On Seeing Heroes in Elevators and Not Saying a Damn Thing

I rode in an elevator with Jandy Nelson today. The Jandy Nelson. The Jandy Nelson whose work I've gushed about on this web log on at least six separate occasions and whose writing I once described as a combination of rainbows, stomach butterflies and really good champagne. I was headed to the fourth floor of the Mechanics' Institute Library to hear a group of authors speak about the current state of young adult fiction and we, The Jandy Nelson and I, walked into the lobby at the same time, got into the same elevator and spent approximately thirty seconds standing two feet away from one another without speaking. I've become a little bit shy in my old age and if ever there were a time that I wish I hadn't it was this morning at twelve minutes after eleven because when my mom died Jandy Nelson knew exactly what I was going through and I should have told her how much her words meant to me when I needed them most, but I choked.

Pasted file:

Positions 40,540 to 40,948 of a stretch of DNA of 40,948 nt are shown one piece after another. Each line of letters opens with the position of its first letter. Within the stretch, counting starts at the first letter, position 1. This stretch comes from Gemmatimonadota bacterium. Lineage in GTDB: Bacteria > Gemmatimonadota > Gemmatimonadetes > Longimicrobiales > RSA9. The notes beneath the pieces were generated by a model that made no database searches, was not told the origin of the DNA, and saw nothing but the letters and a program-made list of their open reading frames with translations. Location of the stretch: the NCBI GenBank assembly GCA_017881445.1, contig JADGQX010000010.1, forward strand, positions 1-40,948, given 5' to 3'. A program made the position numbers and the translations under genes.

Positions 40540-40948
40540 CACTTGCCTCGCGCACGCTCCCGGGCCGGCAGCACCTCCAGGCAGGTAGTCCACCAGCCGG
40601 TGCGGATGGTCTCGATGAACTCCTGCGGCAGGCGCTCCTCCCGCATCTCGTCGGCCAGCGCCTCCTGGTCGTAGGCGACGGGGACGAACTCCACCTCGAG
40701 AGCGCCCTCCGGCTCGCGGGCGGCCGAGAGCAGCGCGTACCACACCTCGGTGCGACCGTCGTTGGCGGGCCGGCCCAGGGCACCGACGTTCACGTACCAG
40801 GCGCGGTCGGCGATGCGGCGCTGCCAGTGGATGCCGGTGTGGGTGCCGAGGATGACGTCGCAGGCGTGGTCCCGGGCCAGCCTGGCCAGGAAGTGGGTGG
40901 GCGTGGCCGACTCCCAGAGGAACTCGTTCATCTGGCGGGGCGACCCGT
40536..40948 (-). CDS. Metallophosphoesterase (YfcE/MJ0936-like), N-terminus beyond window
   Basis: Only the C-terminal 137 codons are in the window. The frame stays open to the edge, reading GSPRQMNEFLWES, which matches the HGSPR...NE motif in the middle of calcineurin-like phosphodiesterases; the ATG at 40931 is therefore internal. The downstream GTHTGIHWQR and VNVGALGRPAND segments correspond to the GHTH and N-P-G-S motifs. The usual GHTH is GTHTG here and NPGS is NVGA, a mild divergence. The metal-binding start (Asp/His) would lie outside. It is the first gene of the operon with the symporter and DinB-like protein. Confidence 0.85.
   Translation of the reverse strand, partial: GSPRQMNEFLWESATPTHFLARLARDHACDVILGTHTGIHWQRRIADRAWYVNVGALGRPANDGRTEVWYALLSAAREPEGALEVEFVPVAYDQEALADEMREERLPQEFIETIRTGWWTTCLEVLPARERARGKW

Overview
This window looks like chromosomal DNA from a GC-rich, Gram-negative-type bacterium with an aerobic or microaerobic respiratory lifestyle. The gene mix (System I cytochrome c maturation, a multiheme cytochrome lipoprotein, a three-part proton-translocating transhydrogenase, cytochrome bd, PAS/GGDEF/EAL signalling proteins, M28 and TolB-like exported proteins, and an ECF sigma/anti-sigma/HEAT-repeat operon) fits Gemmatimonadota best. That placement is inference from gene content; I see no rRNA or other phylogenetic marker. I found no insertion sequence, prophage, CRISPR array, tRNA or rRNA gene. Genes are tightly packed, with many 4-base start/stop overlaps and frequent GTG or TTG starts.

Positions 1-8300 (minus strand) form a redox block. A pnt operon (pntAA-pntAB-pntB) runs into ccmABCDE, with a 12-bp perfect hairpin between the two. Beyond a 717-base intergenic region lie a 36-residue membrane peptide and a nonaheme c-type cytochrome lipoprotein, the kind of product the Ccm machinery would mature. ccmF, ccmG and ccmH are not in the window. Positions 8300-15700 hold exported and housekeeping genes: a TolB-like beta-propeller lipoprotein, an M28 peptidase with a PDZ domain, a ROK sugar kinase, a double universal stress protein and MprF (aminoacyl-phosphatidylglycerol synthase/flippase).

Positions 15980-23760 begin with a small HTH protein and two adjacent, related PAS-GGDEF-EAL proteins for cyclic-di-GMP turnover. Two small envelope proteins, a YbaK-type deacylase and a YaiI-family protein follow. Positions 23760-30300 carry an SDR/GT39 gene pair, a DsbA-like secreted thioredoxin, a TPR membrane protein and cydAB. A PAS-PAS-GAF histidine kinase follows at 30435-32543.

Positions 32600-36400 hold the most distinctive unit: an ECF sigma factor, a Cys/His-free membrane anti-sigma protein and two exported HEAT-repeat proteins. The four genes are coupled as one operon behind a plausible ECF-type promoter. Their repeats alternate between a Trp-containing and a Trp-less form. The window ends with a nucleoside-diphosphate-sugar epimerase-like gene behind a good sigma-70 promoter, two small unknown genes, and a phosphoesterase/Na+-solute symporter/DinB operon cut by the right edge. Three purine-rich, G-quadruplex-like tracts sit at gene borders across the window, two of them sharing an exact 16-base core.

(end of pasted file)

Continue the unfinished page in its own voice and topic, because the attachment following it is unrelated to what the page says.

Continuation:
To my astonishment, time didn't stop
with her heart.
People went to school, to work, to restaurants;
they crushed crackers into their clam chowder,
fretted over exams,
sang in their cars with the windows up.
For days and days, the rain beat its fists
on the roof of our house—
evidence of the terrible mistake
God had made.
Each morning, when I woke
I listened for the tireless pounding,
looked at the drear through the window
and was relieved
that at least the sun had the decency
to stay the hell away from us.